HintikkaVsRussell: why does Russell choose an example with a perceptually known individual? Do we not normally deal with individuals of flesh and blood, whose identity is known to us, rather than merely with perceptual objects?
Knowledge who/knowledge what/perception object/Russell/Hintikka: precisely in the case of perception objects, it seems as if the kind of uniqueness that we need for a knowledge-who does not exist.
Hintikka I 178
Quantifier/Quantification/HintikkaVsRussell: Russell systematically confuses two types of quantifiers. (A) of the acquaintance, (B) of the description).
Problem: Russell had not realized that the difference cannot be defined solely in relation to the actual world!
Solution/Hintikka: we need a relativization to sets of possible worlds, which change with the different propositional attitudes.
Hintikka I 180
Elimination/Eliminability/HintikkaVsRussell/Hintikka: in order to eliminate merely seemingly denotating descriptions, one must assume that the quantifiers and bound variables go via individuals that are identified descriptively. ((s) object of the > description).
Otherwise the real Bismarck would not be an admissible value of the variables with which we express that there is an individual of a certain kind.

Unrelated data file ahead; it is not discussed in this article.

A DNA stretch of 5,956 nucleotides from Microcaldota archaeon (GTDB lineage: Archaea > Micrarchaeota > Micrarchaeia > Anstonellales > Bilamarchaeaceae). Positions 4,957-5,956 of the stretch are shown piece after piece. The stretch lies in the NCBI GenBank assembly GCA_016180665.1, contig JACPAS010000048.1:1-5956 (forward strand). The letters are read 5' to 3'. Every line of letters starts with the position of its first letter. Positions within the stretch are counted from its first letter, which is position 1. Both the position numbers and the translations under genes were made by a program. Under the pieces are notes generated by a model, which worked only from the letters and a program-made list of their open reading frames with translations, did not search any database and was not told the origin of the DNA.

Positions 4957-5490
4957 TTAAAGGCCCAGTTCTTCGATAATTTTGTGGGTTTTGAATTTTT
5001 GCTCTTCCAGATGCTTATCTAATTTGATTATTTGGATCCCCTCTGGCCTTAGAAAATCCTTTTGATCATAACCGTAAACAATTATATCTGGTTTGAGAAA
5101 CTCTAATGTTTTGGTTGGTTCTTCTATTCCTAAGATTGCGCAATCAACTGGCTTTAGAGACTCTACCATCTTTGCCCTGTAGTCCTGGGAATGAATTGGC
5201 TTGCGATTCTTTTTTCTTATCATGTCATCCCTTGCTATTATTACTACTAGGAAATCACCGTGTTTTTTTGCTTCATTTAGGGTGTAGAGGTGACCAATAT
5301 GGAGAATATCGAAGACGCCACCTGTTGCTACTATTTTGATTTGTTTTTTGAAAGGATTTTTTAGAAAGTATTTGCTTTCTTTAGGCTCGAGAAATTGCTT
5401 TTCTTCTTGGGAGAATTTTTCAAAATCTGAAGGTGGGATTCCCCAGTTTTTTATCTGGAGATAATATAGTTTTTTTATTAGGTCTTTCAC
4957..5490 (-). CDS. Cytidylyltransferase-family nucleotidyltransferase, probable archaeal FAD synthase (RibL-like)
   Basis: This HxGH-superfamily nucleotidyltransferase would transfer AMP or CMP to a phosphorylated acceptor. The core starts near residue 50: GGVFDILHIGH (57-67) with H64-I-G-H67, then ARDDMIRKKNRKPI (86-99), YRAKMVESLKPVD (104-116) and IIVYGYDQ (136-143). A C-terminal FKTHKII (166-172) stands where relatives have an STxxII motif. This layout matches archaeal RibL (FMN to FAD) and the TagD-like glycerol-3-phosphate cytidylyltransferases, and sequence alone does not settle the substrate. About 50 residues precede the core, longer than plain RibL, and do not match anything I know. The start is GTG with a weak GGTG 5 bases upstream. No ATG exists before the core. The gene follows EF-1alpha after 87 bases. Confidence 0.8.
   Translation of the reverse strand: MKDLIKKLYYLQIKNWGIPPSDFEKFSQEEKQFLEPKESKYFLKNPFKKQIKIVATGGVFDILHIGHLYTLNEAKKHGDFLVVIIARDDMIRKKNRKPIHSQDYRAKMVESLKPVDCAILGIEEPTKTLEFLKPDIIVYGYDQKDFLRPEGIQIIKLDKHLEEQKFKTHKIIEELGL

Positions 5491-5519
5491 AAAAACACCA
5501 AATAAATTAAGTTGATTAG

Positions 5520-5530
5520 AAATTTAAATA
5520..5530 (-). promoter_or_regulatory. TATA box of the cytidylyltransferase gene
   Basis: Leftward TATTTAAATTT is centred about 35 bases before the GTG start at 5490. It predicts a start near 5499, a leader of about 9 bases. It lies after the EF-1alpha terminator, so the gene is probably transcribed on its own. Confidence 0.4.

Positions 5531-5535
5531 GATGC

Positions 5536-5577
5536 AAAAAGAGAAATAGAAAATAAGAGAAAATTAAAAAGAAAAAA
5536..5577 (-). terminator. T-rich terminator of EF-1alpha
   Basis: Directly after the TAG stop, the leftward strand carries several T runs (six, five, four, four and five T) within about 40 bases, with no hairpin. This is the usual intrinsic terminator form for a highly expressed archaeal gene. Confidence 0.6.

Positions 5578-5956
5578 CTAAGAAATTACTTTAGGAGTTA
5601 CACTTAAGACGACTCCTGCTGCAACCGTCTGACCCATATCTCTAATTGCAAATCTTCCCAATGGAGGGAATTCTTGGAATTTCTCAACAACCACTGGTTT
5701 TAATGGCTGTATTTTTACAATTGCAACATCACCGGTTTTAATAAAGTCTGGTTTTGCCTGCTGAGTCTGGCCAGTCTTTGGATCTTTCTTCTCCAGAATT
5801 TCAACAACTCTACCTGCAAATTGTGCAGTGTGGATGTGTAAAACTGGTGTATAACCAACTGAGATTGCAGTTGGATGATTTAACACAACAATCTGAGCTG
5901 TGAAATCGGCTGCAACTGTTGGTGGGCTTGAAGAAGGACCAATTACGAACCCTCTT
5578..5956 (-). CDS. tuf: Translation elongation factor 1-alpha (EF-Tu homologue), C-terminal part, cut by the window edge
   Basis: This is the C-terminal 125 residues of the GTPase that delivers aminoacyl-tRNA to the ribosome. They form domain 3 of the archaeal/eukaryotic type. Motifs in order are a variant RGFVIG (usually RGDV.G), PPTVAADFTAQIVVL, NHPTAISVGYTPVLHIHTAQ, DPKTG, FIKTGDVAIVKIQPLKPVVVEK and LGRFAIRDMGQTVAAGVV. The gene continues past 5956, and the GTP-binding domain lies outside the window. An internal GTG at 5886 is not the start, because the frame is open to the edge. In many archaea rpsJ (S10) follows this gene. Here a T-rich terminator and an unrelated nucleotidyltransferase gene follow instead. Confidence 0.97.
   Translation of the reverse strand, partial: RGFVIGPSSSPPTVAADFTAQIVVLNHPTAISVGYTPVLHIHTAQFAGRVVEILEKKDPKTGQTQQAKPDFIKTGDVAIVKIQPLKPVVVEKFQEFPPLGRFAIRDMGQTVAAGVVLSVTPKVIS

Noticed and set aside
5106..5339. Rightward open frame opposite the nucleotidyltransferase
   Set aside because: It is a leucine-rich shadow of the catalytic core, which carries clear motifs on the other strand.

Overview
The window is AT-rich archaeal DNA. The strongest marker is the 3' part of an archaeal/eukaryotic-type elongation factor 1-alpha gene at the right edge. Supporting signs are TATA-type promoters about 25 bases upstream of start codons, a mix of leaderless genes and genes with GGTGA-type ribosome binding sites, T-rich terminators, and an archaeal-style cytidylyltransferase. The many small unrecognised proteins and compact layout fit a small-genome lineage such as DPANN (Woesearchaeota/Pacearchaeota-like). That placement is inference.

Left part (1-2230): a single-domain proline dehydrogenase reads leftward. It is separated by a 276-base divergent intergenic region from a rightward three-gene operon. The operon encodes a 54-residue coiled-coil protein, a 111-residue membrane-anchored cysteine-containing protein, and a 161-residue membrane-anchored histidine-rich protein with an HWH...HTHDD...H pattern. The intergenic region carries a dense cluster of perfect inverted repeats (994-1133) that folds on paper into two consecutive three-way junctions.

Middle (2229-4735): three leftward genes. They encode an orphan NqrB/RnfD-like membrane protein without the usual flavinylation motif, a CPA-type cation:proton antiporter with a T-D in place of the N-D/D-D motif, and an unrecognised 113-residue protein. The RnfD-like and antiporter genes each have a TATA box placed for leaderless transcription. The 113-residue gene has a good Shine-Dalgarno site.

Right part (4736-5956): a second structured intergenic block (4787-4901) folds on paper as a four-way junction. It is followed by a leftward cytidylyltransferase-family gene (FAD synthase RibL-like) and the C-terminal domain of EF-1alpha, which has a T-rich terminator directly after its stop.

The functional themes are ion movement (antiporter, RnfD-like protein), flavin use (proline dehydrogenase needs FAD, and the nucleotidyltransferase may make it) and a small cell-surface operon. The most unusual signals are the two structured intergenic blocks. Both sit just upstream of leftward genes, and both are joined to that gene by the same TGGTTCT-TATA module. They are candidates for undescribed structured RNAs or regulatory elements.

Problem: then these quantifiers must not be constituents of the propositions, for their range of values consists not merely of objects of acquaintance. So Russell's mistake was a twofold one.

Quantifier/Variable/Russell/Hintikka: by 1905 he had already stopped thinking that quantifiers and bound variables are real constituents of propositions.
Definition apparent/Russell/Hintikka: = bound variable.

Acquaintance/Russell: values of the variables should only be objects of the acquaintance. (HintikkaVsRussell).
Hintikka I 180
Quantifiers/HintikkaVsRussell: now we can see why Russell did not distinguish between different quantifiers (acquaintance/description): For him, quantifiers were only notational patterns, and for them it is not necessary to define the range of possible interpretation, therefore it does not make a difference when the domain changes!
Quantification/Russell: for him it was implicitly objective (referential), in any case not substitutional.

Explanation of symbols: Roman numerals indicate the source, arabic numerals indicate the page number. The corresponding books are indicated on the right hand side. ((s)…): Comment by the sender of the contribution.

B. Russell/A.N. Whitehead
Principia Mathematica Frankfurt 1986

B. Russell
Das ABC der Relativitätstheorie Frankfurt 1989

B. Russell
Probleme der Philosophie Frankfurt 1967

B. Russell
Die Philosophie des logischen Atomismus
Eigennamen, U. Wolf (Hg), Frankfurt 1993

B. Russell
Wahrheit und Falschheit
Wahrheitstheorien, G. Skirbekk (Hg), Frankfurt 1996

Hin I
Jaakko and Merrill B. Hintikka
The Logic of Epistemology and the Epistemology of Logic Dordrecht 1989

J. Hintikka/M. B. Hintikka
Untersuchungen zu Wittgenstein Frankfurt 1996

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Ed. Martin Schulz, access date 2017-06-27